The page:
Professional / PGA Tour

For Henrik Stenson and Phil Mickelson, it’s back to work at PGA Championship

Phil Henny
Phil Mickelson and Henrik Stenson will battle it out Sunday in the final round of the British Open. (Getty Images)

SPRINGFIELD, N.J. – In the normal rhythm of a golf season, there is ample time to exhale after golf’s biggest tests. The majors stretch across five months, and there’s plenty of time to recover, reflect and react. Time to breathe.

Not so this summer. Golf’s re-entry into the Olympics after an absence of 112 years has reworked and condensed the summer schedule. It’s more jammed than a Manhattan rush hour, with big tournaments aligned bumper to bumper. Why, it seemed like only yesterday that Henrik Stenson and Phil Mickelson separated themselves from the rest and put on a show for the ages at Royal Troon at the 145th British Open.

Wait … was it just yesterday?

Close. For Stenson more than Mickelson, the nine days since Troon have been something of a blur. Stenson, 40, whose closing 63 to Mickelson’s Sunday 65 delivered a first major to him and to Swedish male golf, already has enjoyed his abbreviated time with the prized Claret Jug. What liquids has he savored from it? “Champagne, and champagne, and champagne,” Stenson said Tuesday at Baltusrol Golf Club, site of this week’s 98th PGA Championship.

His mano-a-mano duel against Mickelson in Scotland at 20 paces reminded many of another classic that took place nearly four decades earlier: Tom Watson beating Jack Nicklaus at Turnberry in 1977 in the “Duel in the Sun.” Watson shot a final-round 65 to Nicklaus’ 66, but both men have opined that the Stenson-Mickelson show at Troon was higher-quality golf. After his victory, Stenson returned home to Sweden for a few days and was overwhelmed by the support that he received. A radio interview, which Stenson did at a charity event that he co-hosts with Sergio Garcia, was carried live across the nation.

Slowly, the magic of Open Sunday at Troon – for Stenson, for Mickelson, for the game – has begun to settle in and resonate with the champion.

“It’s one of those things,” Stenson said. “It doesn’t really strike you when you’re in the middle of it. But afterwards, with the 63 and the 20 under (his score) and the way we played, we pushed each other to the limit, both of us, for 36 holes more or less, and trading punches and blows all the way around the golf course for two days. That certainly is what made us play so well. We both wanted it badly, and we performed so well because of each other.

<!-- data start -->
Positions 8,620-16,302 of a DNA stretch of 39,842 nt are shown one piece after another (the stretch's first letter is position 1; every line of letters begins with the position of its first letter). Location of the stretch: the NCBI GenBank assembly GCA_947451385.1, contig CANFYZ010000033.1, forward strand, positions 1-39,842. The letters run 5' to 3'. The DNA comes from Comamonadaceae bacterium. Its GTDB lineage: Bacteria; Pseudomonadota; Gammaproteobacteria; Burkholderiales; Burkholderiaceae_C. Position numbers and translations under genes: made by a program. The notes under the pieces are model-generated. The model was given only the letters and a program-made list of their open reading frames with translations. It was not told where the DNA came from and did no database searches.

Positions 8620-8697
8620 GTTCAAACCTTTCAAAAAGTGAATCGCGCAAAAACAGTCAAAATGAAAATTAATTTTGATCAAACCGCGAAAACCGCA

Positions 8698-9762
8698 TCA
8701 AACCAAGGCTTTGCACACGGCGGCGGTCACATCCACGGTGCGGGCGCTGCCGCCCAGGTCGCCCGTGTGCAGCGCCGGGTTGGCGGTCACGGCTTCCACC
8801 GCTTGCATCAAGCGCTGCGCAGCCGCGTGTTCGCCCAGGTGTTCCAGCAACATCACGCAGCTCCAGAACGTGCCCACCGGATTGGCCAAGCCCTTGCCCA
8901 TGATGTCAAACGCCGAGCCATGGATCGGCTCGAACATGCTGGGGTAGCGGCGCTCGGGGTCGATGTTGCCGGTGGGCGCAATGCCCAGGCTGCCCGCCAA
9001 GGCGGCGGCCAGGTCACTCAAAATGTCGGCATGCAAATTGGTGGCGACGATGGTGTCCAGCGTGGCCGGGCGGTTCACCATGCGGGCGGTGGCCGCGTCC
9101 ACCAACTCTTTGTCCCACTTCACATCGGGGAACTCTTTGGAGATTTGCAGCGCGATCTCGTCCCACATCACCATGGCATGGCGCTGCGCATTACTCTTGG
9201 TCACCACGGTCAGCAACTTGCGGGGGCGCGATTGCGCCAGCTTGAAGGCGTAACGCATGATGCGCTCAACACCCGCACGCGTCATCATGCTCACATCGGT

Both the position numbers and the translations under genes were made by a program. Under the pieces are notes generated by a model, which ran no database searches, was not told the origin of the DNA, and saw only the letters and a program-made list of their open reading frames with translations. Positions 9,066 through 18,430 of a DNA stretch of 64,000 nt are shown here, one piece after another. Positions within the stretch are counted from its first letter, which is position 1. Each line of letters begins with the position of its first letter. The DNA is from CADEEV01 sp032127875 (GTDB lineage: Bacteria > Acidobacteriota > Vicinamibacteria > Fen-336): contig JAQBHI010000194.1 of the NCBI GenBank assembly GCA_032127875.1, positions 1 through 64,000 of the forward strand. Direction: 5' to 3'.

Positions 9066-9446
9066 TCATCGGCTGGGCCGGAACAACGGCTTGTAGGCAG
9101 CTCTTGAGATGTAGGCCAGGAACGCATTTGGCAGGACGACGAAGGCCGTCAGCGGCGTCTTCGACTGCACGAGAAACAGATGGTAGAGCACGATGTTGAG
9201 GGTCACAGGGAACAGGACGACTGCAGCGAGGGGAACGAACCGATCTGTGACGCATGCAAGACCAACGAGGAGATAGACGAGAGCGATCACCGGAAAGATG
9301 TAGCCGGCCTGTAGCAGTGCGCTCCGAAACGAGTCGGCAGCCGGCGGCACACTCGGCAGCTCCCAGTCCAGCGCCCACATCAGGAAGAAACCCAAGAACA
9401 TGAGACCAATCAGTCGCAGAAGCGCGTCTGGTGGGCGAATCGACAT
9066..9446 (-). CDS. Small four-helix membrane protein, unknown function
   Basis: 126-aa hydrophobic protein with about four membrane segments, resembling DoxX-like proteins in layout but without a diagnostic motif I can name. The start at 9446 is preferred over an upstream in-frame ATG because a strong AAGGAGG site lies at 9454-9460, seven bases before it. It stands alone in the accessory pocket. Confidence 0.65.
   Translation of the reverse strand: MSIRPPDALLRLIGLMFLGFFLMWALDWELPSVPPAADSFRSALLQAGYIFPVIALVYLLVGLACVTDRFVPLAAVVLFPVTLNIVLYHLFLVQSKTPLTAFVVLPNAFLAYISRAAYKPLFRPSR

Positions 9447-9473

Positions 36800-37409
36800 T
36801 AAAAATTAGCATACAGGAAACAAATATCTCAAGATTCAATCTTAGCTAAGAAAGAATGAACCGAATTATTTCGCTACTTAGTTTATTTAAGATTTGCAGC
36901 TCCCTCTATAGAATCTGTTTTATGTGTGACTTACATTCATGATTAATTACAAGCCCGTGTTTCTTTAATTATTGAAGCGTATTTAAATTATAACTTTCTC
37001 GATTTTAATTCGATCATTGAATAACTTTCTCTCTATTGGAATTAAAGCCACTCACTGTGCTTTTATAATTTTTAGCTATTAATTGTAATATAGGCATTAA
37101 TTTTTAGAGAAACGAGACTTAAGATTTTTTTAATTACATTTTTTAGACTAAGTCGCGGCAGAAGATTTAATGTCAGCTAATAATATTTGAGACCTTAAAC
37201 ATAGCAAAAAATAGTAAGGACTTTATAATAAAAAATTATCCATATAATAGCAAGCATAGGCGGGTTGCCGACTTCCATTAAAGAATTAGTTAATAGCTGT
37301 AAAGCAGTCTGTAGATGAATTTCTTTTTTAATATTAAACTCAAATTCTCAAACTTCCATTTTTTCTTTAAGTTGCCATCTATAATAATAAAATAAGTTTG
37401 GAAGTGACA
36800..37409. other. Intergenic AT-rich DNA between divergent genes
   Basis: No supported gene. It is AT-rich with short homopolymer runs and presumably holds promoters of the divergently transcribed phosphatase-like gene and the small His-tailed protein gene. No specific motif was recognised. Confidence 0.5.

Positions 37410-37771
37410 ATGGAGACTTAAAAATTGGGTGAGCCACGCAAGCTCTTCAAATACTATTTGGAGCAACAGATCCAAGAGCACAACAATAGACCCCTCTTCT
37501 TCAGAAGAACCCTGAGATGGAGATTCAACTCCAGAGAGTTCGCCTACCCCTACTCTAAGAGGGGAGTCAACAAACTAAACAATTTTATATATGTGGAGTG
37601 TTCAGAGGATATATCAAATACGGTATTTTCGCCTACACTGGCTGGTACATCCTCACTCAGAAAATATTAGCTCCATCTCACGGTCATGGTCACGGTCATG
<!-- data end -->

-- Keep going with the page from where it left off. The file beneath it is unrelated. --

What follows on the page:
“I’m just delighted I managed to win it in the end. When you hear the words that Jack and Tom and a lot of the best players that have ever played the game are giving us credit for how we played, that’s obviously very pleasing, and very humbling.”

Mickelson, 46, will be playing in his 97th major this week. He likes to have some downtime after playing in each one. But this summer, the schedule doesn’t allow it. Last week, he and his wife, Amy, attended the Mickelson ExxonMobil Teaching Academy in Jersey City. The Mickelsons have been involved in the project since 2004, and they greeted 154 third-, fourth- and fifth-grade teachers who qualified to learn the latest in science and math initiatives.

This week brings Mickelson back to Baltusrol, where in 2005 he captured his second major title, the PGA Championship. When he had won his first major some 16 months earlier at Augusta, he said it would be the first of several, so Baltusrol was pivotal in validating what he had done, and where he was headed. It also fueled him with the confidence to win another Masters the next April, and nearly carried into a third consecutive major at Winged Foot in 2006.

Celebrating teachers in his offweek was good for Mickelson in that he had something to keep his mind off Troon. He said he still doesn’t know how to process what happened. He pretty much played his best, shooting 17 under par, and got beat. For a world-class player, that can be bitter to swallow.

“I look back, and I have kind of mixed emotions on that, because there is a disappointment factor of having not won,” Mickelson said. “But I’m also starting to play good golf again. I’m having a lot more fun on the course. I’m able to play the game a lot stress-free. I had two bogey-free rounds in a major. That’s really good for me.”

Stenson said the two players haven’t spoken since the 18th green at Royal Troon, when Stenson put his arm around Mickelson, and he’s sure they will catch up at some point this week. Stenson knows how Mickelson feels. He has played very well on weeks when he didn’t go home with the trophy, such as July of 2013, when he ran second to a brilliant closing 66 by Mickelson at Muirfield. Turnabout, eh?

Stenson said Tuesday that he has seen only a few highlights of his Sunday 63, but there will be days in his future, perhaps when he’s struggling to find his game, when he will want to view it in its entirety.

“It’s one of the finest – if not the finest – rounds of golf that I ever played,” Stenson said. “That might be a good tape to pull out of my drawer.”

As for Mickelson, he steps back on the treadmill this week seeking his sixth major title, and though he hasn’t won in three years, he has plenty of confidence in how he’s playing. He said he harbors no regrets from Troon.

Well, maybe there’s one.

“I don’t look back on the final round with anything that I would have done different,” he said, pausing to flash that devilish Mickelson grin, “other than go over to Stenson’s bag and bend his putter a little bit.”

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